COUNCILS are bringing small businesses to court for as little as €5,000 in unpaid rates, an Irish Independent investigation reveals.
The majority of councils who responded to a series of queries relating to their finances confirmed they have begun legal proceedings against firms who have failed to pay their rates.
Local authorities are themselves in the grip of a deepening cash crisis just to provide basic local services.
They have already cut staff and reduced expenditure because of massive reductions in the Local Government Fund.
However, many small firms say they now cannot afford to pay the rates and urged local authorities to cut or postpone the payments.
Business owners said rates -- on top of a hike in the social charge for the self-employed -- means many of them will have to shut up shop for good.
Our survey of the country's local authorities reveals the extent of the funding crisis.
Louth County Council and Limerick City Council were the only two local authorities out of 34 who failed to return queries for information on rates.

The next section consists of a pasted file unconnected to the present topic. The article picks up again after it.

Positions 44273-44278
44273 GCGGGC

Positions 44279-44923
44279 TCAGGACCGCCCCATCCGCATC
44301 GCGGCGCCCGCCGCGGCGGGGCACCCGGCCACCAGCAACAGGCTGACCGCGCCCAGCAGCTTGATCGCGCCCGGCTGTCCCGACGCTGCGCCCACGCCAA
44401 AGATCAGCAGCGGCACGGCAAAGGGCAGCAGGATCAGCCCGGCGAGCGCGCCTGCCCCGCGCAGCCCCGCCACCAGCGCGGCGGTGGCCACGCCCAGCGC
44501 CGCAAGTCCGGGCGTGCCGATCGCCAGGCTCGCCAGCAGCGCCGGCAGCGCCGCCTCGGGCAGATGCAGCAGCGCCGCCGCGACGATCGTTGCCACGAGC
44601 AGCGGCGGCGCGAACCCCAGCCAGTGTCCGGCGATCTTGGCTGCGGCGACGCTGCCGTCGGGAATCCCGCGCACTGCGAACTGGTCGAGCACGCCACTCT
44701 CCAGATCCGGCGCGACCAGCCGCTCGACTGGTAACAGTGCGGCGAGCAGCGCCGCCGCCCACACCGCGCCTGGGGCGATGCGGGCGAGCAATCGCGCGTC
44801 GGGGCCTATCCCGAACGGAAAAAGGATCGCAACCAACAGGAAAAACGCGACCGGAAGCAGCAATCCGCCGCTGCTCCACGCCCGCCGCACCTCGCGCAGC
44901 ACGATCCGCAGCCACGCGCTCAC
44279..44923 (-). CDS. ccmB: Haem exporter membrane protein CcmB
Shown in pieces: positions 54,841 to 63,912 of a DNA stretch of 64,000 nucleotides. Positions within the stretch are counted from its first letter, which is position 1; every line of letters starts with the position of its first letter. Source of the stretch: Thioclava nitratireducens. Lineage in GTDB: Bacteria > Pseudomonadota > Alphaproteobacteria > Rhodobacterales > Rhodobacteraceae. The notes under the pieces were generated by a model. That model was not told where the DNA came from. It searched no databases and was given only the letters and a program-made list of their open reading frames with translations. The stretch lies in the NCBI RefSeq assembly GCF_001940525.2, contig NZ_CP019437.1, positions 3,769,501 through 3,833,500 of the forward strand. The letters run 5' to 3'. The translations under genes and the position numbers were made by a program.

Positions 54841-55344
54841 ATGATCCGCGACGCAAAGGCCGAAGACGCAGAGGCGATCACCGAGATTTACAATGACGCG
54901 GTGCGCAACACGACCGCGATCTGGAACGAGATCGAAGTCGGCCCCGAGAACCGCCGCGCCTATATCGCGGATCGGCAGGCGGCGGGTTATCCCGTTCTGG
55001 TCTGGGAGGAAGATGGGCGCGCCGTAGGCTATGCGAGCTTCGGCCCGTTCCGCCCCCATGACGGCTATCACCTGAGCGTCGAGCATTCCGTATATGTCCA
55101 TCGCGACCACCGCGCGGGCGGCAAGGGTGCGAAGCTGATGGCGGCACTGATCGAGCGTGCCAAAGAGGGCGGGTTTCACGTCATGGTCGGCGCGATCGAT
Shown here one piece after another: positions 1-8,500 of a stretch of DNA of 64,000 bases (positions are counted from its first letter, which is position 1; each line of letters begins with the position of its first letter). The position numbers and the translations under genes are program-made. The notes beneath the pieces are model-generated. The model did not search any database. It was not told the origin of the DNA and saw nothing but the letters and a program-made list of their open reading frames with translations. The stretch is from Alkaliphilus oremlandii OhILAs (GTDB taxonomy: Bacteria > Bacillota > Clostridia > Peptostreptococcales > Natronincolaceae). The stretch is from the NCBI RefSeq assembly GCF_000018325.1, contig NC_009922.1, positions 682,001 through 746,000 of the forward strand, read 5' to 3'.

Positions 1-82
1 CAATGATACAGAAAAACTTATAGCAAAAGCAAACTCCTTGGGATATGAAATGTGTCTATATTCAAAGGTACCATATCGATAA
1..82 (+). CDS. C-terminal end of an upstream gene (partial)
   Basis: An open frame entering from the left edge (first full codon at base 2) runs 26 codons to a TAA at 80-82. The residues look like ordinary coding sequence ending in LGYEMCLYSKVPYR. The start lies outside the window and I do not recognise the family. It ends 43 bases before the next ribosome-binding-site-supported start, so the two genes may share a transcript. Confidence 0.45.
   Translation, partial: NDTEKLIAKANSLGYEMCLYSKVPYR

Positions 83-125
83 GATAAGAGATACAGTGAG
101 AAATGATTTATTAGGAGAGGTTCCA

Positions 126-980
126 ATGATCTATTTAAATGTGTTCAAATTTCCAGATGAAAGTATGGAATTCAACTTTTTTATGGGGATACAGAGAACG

Our research shows:
Local authorities across the country vary in their approach to claw back the money owed. Some councils are sitting down with businesses and agreeing to deferred payments. However, others are not open to negotiations.
Kerry County Council discusses options with businesses about making payments. But they admit the legal route is now more common to recover rates. "2010 has proved most challenging for the collection of rates and there has been an increase in legal proceedings in this area," a spokesman said.
Dublin City Council has announced the biggest decrease in rates so far for 2011 -- at 6pc. The closest to follow their lead is Donegal County Council at 3.5pc. It revealed it would negotiate with businesses who had cash-flow problems.
In Kildare rates were frozen in 2010 but they were reduced by 2pc for this year.
The council said cutting rates further was "not viable" as rates account for 31pc of its income.
The Small Firms Association (SFA) has called for a "drastic" reduction in commercial rates to prevent businesses from going under.
One small business told the Irish Independent they were dreading the prospect of being brought to court over a €5,000 debt.
"We want to pay our bill but we have to prioritise who we pay and right now the staff's wages are barely being met. They have to be paid first, then the rent and then the council.
"We were worried about a letter from the council over rates last week and now this week it's the Finance Bill. There's just no incentive to stay in business anymore, we're getting crippled everywhere we turn."
The Irish Small and Medium Enterprises Association (ISME) urged councils not to go down the legal route.
"The final straw there is that you put the company into liquidation, which is a lose-lose situation on all sides, so there needs to be a pragmatic approach taken to the collection of rates," chief executive Mark Fielding said.